WALKER ADMINISTRATION SAYS THAT WILL BE ANOTHER $79 MILLION
The Walker Administration testified it needs up to 53 new employees at the Departments of Health and Social Services and Administration to ensure Medicaid-enrolled able-bodied adults seek employment, enroll in school or training, or become volunteers.
The expanded state workforce would include administrative judges to hear appeals from those who challenge eligibility decisions based on the work requirement.
SB 193, a bill that would require able-bodied Alaskans enrolled in Medicaid to obtain a modest level of employment was heard in Senate Finance Committee on Tuesday and the hearing will continue on Wednesday.
With SB 193, no more than 20 hours of work-like activity would be required of this “Medicaid Expansion” population, which is estimated to be 25,000. These are the people who enrolled when Gov. Bill Walker expanded Medicaid in 2015 to able-bodied adults without children who are under 138 percent of the federally set poverty level.
There are numerous exceptions in the work requirement for those who are parents of minors, who are caregivers, or who are over the age of 64, victims of domestic violence, or pregnant, for example.
The Walker Administration says the requirement would cost the State budget almost $79 million. That amounts to spending $3,160 on each of the Medicaid enrollees that lawmakers want to see making an effort to work or contribute to society. With the administrative law judges included, it represents the creation of a significant new bureaucracy in order to impose a work requirement.
The sponsors of SB 193 say they want Alaskans who can work to wean themselves off of state benefits when possible and not make a lifestyle of collecting benefits. A job is the quickest way to get on the road to self-sufficiency. Sen. Pete Kelly of Fairbanks is the bill’s prime sponsor.
Upon hearing the Walker Administration’s cost estimate for the program, which the Administration says could also cost it federal funding, Senate Finance Co-Chair Anna MacKinnon hit the proverbial buzzer:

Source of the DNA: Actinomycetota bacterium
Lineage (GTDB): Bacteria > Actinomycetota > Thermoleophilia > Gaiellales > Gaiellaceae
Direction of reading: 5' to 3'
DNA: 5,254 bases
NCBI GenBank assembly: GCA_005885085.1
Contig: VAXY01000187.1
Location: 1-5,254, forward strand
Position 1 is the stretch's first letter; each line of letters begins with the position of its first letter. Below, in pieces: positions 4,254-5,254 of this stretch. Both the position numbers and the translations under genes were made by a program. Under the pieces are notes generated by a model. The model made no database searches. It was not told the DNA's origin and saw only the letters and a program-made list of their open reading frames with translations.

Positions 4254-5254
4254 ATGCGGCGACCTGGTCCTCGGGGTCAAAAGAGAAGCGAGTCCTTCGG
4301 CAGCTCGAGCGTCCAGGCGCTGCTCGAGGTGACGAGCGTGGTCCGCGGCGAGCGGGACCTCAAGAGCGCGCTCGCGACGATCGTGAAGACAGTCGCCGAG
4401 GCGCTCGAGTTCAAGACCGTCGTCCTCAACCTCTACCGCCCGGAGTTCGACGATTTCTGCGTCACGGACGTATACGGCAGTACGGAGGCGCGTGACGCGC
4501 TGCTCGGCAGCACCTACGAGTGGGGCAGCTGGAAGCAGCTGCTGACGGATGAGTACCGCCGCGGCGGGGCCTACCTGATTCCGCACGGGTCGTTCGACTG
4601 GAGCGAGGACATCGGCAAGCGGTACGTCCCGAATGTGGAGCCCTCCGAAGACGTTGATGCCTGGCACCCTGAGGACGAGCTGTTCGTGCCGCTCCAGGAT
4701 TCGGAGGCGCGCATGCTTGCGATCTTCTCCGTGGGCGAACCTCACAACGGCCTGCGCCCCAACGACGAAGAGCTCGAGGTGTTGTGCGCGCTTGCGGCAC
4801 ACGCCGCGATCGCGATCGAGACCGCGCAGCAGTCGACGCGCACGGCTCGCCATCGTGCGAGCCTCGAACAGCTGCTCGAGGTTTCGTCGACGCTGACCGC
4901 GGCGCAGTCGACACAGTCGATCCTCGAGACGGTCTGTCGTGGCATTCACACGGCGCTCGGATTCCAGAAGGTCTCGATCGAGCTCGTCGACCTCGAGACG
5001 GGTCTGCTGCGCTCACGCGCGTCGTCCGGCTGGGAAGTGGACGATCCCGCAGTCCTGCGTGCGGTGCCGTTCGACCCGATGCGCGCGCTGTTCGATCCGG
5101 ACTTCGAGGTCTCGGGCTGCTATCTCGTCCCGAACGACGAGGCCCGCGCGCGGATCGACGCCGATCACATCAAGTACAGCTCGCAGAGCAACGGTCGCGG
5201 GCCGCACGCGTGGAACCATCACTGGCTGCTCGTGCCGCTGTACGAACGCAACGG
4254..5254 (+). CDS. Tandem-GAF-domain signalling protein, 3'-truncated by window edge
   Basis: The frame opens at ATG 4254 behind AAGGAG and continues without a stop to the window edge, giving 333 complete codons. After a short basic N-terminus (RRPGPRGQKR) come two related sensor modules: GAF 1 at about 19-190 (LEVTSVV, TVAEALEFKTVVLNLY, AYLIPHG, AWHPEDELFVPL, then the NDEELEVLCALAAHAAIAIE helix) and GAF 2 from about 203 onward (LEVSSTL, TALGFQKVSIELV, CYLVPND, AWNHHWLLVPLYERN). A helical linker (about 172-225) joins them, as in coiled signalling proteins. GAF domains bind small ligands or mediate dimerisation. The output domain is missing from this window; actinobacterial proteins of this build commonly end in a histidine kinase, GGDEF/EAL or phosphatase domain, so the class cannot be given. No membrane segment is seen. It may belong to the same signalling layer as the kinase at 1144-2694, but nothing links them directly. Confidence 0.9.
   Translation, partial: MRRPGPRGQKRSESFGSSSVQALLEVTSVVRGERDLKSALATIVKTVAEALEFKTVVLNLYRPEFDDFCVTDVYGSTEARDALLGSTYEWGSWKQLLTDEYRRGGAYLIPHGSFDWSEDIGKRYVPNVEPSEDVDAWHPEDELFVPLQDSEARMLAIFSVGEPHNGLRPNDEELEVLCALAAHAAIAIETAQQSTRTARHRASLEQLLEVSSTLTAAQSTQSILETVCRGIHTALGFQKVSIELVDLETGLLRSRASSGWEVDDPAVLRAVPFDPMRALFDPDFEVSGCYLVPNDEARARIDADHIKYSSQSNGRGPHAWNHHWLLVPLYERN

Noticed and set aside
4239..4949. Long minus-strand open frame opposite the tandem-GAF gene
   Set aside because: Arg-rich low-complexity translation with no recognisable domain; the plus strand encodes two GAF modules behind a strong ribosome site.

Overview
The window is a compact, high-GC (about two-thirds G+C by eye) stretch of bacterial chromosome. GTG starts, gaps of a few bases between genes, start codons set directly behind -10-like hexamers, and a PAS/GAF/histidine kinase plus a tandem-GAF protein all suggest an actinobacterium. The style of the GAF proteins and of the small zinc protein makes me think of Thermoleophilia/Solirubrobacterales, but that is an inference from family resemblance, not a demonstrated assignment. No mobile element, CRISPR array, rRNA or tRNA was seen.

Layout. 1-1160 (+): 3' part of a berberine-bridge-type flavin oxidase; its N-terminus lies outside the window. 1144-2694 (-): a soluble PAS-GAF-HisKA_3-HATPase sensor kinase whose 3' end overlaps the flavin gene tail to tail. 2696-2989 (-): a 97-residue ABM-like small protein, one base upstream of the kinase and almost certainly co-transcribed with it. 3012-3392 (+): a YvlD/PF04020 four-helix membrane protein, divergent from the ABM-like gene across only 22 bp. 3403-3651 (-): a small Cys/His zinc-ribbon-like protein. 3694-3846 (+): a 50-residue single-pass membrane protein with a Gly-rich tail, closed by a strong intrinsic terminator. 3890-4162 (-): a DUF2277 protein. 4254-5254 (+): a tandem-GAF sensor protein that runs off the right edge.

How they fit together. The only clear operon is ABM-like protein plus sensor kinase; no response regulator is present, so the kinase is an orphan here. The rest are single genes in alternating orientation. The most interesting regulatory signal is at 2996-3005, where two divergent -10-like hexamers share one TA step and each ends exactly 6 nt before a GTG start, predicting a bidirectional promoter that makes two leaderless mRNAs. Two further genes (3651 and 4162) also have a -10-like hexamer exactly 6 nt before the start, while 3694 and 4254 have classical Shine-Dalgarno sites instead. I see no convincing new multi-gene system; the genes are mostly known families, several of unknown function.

“Deputy Commissioner [John] Sherwood, I just would say that this is one of the most interesting fiscal notes I’ve seen. I appreciate the detail that you have and it appears the department does not want to do this.” – Sen. Anna MacKinnon
Later, MacKinnon said that she’d been on Finance for a long time and had heard many fiscal notes, but never had seen one like this.
“Fifty positions is a round number that the department continues to give us in multiple fronts trying to get more bodies in the Department of Health and Social Services for Medicaid expansion,” she said.
The fact that Commissioner Valerie Davidson was not the one on the hot seat in front of the committee made it clear that this was not the Administration’s idea of a good plan, and it was the mission of Sherwood and Monica Windom, who directs the Division of Public Assistance, to fend off the requirement. That’s a signal that the governor is unlikely to sign such a measure, even if it makes it through the Democrat majority House.
SB 193 follows the Trump administration’s ruling that allows states to place expectations of work on Medicaid beneficiaries who are able to work.
The state already has a work requirement for the Alaska Temporary Assistance Program, which provides cash assistance and work services to low-income families with children to help them with basic needs while they work toward becoming self-sufficient. ATAP is a subsection of the federal Temporary Assistance for Needy Families block grant.
SB 193 would have the state request a “waiver” from the federal government to start a 20-hour-per-week requirement. The Trump administration has approved similar waivers for Indiana and Kentucky, and several other states have work requirements pending.